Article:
The Vatican has called on Catholics around the world to give generously to the traditional Good Friday collection for the Holy Land.
“The annual Lenten journey towards the Pasch of the Lord offers a propitious occasion to sensitize the Catholic Church around the world with regard to the Holy Land by promoting relevant initiatives of prayer and fraternal charity,” said Cardinal Leonardo Sandri, prefect of the Congregation for the Oriental Churches, in a letter sent to the bishops around the world on March 1.
The annual collection goes not only towards the Church in Israel and Palestine, but also to Christians in the surrounding states of Jordan, Syria, Lebanon, Cyprus and Egypt. Recent political upheaval in the region is creating an uncertain future for many Christians in these lands.
It was in this part of the world, Cardinal Sandri reminded the bishops, that “the Son of God made man” traveled, “announcing the Kingdom” before going up “to the Holy City” to be crucified.
From that time, he added, “every Christian finds himself at home in that city and in that land.”
Cardinal Sandri also reminded the bishops of the “unceasing request of Pope Benedict XVI that the mission of the Church in the holy places be generously supported.”
Last month, the Pope told a gathering of 182 ambassadors to the Holy See of his concern “for the people of those countries where hostilities and acts of violence continue, particularly Syria and the Holy Land.”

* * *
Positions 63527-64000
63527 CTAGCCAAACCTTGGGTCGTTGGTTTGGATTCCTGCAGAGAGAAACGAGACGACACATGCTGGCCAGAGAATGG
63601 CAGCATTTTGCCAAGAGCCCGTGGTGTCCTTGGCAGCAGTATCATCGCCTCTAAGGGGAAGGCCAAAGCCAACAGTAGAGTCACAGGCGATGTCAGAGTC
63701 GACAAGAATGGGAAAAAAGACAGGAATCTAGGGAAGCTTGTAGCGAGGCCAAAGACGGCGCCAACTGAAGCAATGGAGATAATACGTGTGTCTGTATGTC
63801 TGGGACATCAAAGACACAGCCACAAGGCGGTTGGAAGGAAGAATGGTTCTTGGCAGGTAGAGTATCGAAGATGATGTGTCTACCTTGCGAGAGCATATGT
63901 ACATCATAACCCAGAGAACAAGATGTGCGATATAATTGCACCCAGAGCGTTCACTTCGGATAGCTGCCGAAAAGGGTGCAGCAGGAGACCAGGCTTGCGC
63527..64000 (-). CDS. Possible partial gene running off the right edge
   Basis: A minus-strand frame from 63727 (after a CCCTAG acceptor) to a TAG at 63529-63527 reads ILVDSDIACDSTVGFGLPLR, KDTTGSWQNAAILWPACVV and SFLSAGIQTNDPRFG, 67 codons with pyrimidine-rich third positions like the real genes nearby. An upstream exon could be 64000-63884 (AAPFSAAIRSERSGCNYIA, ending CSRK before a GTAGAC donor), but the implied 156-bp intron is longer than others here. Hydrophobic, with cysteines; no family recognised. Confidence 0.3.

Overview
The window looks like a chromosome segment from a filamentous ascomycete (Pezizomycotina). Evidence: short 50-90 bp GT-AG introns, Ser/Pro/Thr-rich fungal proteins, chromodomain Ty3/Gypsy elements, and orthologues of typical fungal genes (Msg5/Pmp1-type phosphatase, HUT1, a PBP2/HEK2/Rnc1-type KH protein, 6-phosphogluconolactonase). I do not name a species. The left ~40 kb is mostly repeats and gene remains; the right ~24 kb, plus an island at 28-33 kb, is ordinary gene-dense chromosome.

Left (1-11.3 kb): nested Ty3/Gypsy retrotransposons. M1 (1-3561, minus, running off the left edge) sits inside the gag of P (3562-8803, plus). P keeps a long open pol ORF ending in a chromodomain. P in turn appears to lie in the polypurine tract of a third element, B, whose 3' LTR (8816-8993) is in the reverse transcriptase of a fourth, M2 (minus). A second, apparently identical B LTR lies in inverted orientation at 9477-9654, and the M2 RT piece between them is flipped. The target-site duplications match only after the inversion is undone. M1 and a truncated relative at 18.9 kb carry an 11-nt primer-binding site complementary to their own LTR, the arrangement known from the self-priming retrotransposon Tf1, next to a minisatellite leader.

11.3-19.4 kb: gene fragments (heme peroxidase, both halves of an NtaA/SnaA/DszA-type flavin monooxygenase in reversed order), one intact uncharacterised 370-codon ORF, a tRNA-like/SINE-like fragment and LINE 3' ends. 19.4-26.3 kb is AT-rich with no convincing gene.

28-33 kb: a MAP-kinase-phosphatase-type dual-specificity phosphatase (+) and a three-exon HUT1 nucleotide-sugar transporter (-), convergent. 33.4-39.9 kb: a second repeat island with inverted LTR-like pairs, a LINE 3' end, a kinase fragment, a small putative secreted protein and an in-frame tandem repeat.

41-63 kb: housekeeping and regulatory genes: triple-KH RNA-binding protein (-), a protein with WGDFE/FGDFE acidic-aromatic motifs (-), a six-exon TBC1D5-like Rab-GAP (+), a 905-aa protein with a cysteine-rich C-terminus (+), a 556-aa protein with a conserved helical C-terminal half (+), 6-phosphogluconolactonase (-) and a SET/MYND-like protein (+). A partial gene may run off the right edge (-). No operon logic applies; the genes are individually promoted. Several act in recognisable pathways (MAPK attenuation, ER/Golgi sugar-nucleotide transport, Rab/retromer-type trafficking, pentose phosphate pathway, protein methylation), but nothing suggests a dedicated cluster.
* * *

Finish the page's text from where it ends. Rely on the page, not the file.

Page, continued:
Pope Benedict also used a Sunday Angelus address to issue a “the pressing appeal to put an end to the violence ... for the common good of the whole of society and the region.”
Cardinal Sandri spoke of the urgent need to support the “schools, medical assistance, critical housing, meeting places” and other such social services which the Catholic Church provides “to all, without exception,” in the region.
By offering its charity to all religious groups, the Church thus helps create a form of “fraternity” which can help “overcome division and discrimination” and give “renewed impetus to ecumenical dialogue and interreligious collaboration.”
As for the plight of the Christian minority in the region, “Good Friday seems more fitting than ever as a sign of the needs of both pastors and the faithful, which are bound up with the sufferings of the entire Middle East,” he said.
Many of the countries in the region have witnesses a dwindling of their Christian populations in recent years due to emigration. Cardinal Sandri said this exodus is “exacerbated by the lack of peace, which tends to impoverish hope.”
His comments came on the day that a report was published detailing how the money from last year’s Good Friday collection was spent. The report was produced by the Custody of the Holy Land, a branch of the Franciscan order with responsibility for the holy places.
It explained how the 2011 Good Friday funds were used to restore and maintain numerous shrines, churches and convents in the Holy Land, including such places as Bethlehem, Jerusalem, Jaffa, Magdala and Mount Tabor.
A significant part of the proceeds were also used to fund student scholarships, to help small business, and to build houses, schools and play areas for children.
Cardinal Sandri concluded his letter with the hope that Pope Benedict’s upcoming Year of Faith will be an opportunity for Christians worldwide to “restore the spiritual patrimony which we have received from these Christians’ two millennia of fidelity to the truth of the faith.”
This can be done, he said, through “prayer, by concrete assistance and by pilgrimages.”
As for his prayer for this year’s Good Friday, he asked that “around the cross of Christ, let us be conscious of being together with these brothers and sisters of ours.”